2015 GSA Annual Meeting in Baltimore, Maryland, USA (1-4 November 2015)

Paper No. 163-11
Presentation Time: 4:20 PM


MURATORE, Isabella, Biology, Haverford College, 370 Lancaster Avenue, Lancaster, PA 19041; Paleobiology, Smithsonian Institution, National Museum of Natural History, Washington, DC 20013, DOS SANTOS, Thamiris Barbosa, Biology, New Mexico State University, P.O. Box 30001, MSC 3AF, Foster Hall, Las Cruces, NM 88003; Paleobiology, Smithsonian Institution, National Museum of Natural History, Washington, DC 20013 and LABANDEIRA, Conrad C., Department of Paleobiology, National Museum of Natural History, Smithsonian Institution, Washington, DC 20013-7012, imurator@haverford.edu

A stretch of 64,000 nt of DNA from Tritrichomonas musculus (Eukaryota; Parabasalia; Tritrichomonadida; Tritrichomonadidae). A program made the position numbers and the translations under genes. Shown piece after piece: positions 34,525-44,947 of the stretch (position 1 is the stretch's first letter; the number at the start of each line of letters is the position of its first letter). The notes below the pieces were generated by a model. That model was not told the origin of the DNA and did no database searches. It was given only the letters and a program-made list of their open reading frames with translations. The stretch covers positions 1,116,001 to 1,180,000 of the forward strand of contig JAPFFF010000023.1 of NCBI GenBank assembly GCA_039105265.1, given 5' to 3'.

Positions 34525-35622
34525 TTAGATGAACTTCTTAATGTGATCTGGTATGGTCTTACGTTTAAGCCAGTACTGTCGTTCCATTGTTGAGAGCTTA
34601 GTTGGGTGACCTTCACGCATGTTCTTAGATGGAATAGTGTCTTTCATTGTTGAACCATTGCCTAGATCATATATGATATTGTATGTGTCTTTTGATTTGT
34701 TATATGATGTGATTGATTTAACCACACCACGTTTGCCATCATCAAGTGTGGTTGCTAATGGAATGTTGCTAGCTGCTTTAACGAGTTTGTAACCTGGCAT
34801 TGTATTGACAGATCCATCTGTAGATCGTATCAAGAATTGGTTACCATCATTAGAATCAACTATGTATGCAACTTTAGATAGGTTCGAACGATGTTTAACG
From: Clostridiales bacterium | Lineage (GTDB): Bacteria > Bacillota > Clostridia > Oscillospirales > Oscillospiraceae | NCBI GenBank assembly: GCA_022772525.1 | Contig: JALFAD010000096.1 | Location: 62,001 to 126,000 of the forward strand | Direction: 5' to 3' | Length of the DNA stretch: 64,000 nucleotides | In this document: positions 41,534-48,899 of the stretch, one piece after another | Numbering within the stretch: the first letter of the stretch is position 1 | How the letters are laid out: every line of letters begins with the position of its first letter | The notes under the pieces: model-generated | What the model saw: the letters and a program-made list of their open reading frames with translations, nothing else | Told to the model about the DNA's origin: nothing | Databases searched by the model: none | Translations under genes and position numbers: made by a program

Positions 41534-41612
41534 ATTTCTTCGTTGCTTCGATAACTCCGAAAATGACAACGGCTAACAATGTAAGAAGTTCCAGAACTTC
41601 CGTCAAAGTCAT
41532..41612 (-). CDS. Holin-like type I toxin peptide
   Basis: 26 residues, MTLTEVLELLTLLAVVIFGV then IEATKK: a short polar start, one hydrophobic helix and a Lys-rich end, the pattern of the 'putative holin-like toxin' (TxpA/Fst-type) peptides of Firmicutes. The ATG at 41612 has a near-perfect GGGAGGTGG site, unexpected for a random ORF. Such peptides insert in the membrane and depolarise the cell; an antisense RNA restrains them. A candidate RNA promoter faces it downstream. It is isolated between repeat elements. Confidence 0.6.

In establishing insect and plant diversity through geological time it is necessary to understand the evolution of ancient terrestrial ecosystems, phylogeny reconstruction, and the development of evolutionary lineages to test ecological hypotheses involving inter-organismic antagonisms and mutualisms. We examined plant–insect interactions to understand how insect herbivores occupied particular feeding niches during the late Paleozoic. We documented patterns of insect herbivory at the early Permian Sanzenbacher Locality in north-central Texas, probably dating to the Wolfcampian Stage. The Sanzenbacher deposit consists of ca. 300 specimens of vascular plants embedded in a mudstone matrix associated with a fluvial depositional environment. This flora is dominated, in decreasing order of abundance, by the genera Pecopteris, Autunia, Neurodontopteris, Cordaites, Mariopteris and Rhachiphyllum. By (i) recording the frequency of insect-mediated damage, (ii) establishing the particular spectrum of damage types (DTs) present, and (iii) documenting the percent of herbivorized foliage by area for each taxon, indices were calculated to express the DT frequency and richness for each host species and for the entire bulk flora. These three modes of estimating fossil herbivory also allow determination of the proportion of specialized vs. generalized herbivory and which plant host taxon was the most consumed. The sphenopsid genus, Sphenophyllum, and the medullosan genus, Neurodontopteris, were the most highly damaged of the major morphotypes based on sufficiently adequate sample sizes. However, Annularia had the greatest herbivory but sample sizes were too low for acceptance. The most common insect damage, in decreasing abundance, was hole feeding, margin feeding, piercing and sucking (mostly scale insect marks), and surface feeding. The elevated presence of circular to ovoidal scale marks, likely attributable to coccoid Hemiptera, was notable. Herbivory for the bulk flora was 2.65 %, somewhat less than a third of most modern values. These data, when analyzed multivariately with several other floras from the early Permian of north-central Texas, will provide an assessment of herbivory in a mosaic of environments during an approximate 20 million time interval.